Transatlantic Taskforce Challenges G8 Leaders
On July 6-7, as part of GMF's on-going disemmination of the Transatlantic Taskforce on Development, I had the privilege of engaging with over 100 business and policy leaders from Africa at the Commonwealth Business Council's G8 Africa Business Forum in London. In my remarks to the group, I urged G8 leaders and their counterparts in other nations to refocus on energizing the private sector in Africa to become the primary source of economic growth and poverty alleviation for the continent. Nonetheless, it is likely that G8 leaders will once again fall short on fulfilling promises on development for the poor. Kofi Annan, Mark Malloch-Brown, Mark Moody Stuart, Paul Collier and many others have contributed fresh thinking on how business can help fight poverty in a new report in collaboration with Business Action for Africa.
In February 2009 the German Marshall Fund launched the Transatlantic Taskforce on Development, which I co-chaired with the Swedish Minister for International Development Gunilla Carlsson. It consisted of government, multilateral agency, private sector, and NGO leaders from both sides of the Atlantic. While developing countries were not represented on the Taskforce, we believe that a transatlantic review specifically focused on donor country performance was merited and is critical to helping bring about greater development policy coherence. Notwithstanding our focus on donor countries, we recognize that successful development can only be achieved when it rises from developing country leaders and their own civil society. The Africa Business Forum offered a unique opportunity to reach out to others in the developing world to explore cooperative solutions. It was reassuring to find that many Taskforce findings were consistent with African perspectives conveyed at the Forum including recommendations to support small and medium sized enterprises in their quest to gain access to capital, to push for the completion of the Doha Developing Round of trade negotiations or at a minimum, urge the industrialized countries to grant duty-free and quote-free access in their own markets to the world's poorest countries. We must redouble our efforts if we are to reach these goals, especially in the context of the economic downturn. There was a striking candor on the part of African business and political leaders attending the conference. They expressed doubts about the value of aid because of its unpredicability, and they questioned the intentions of donors given how widely their trade policies diverge from their stated development objectives for Africa. The current problems in US and European financial markets have turned traditional development assumptions like the Washington Consensus on their head. Some like Dr. Akin Adesina, vice president for the Alliance for a Green Revolution in Africa are calling for a new"African Consensus" that's focused on agriculture production, innovation and growth.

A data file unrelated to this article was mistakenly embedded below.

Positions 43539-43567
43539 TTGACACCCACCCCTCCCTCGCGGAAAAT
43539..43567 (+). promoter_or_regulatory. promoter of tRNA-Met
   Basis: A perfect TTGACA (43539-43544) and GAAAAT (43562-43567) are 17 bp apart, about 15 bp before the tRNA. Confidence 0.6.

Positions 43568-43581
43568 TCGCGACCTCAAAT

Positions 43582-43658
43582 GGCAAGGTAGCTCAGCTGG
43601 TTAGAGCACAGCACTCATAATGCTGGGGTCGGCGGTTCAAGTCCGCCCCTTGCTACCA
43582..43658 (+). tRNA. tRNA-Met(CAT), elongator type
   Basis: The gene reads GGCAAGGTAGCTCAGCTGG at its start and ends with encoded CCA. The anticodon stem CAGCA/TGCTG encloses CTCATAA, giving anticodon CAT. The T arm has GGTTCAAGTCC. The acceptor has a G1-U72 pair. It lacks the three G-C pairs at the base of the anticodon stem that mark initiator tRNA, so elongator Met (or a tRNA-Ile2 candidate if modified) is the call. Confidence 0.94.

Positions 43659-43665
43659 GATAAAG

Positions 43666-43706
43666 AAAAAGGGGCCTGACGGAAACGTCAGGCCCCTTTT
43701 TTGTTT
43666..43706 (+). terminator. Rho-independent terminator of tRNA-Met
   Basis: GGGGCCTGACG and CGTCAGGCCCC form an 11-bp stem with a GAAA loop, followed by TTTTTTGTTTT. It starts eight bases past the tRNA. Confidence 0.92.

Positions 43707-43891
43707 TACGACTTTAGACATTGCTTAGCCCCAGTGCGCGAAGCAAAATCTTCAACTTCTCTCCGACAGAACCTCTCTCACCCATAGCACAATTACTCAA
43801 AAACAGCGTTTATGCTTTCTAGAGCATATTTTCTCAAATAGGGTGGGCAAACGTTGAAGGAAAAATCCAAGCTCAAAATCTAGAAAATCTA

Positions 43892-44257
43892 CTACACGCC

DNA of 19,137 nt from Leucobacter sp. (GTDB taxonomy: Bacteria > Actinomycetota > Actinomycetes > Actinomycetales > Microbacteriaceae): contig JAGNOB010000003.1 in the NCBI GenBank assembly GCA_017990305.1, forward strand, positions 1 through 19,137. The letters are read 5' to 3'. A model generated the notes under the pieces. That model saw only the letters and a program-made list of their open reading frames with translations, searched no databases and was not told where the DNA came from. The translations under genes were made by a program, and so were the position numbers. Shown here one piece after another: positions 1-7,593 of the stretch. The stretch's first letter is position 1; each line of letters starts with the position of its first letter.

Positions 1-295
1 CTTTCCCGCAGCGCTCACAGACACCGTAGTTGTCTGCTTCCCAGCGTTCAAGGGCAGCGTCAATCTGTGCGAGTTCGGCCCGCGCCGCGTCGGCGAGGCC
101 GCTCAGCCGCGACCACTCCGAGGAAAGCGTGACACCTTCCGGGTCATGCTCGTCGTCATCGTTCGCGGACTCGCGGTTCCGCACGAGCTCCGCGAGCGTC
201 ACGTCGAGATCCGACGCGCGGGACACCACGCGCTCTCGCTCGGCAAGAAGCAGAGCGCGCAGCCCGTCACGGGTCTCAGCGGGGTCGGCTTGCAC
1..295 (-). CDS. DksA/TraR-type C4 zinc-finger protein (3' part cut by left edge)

Practical efforts aimed at developing seed systems, soil health, adequate water supplies and market access to facilitate vibrant networks of agri-producers, suppliers and distributors are required. It's ironic that Africans remain supportive of trade and investment while the rest of the world grows more protectionist, defying G20 and G8 pledges in Washington, London, and Italy to uphold the global trading system. GMF has been collaborating with Global Trade Alert, an independent initiative investigating suspicious state measures taken during the crisis and making this information public. Africa and the West both need a vibrant business sector to prosper. We all require good governance that spurs innovation but limits excesses within a national context and identity. Policy reform is required on all sides. But we must proceed with an eye toward international cooperation that tempers the kind of national impulses and self-interests that can only exacerbate tensions in the international system. The Taskforce is not an end in itself but part of a process that will continue to engage rich and poor alike toward that end.
The views expressed in GMF publications and commentary are the views of the author alone.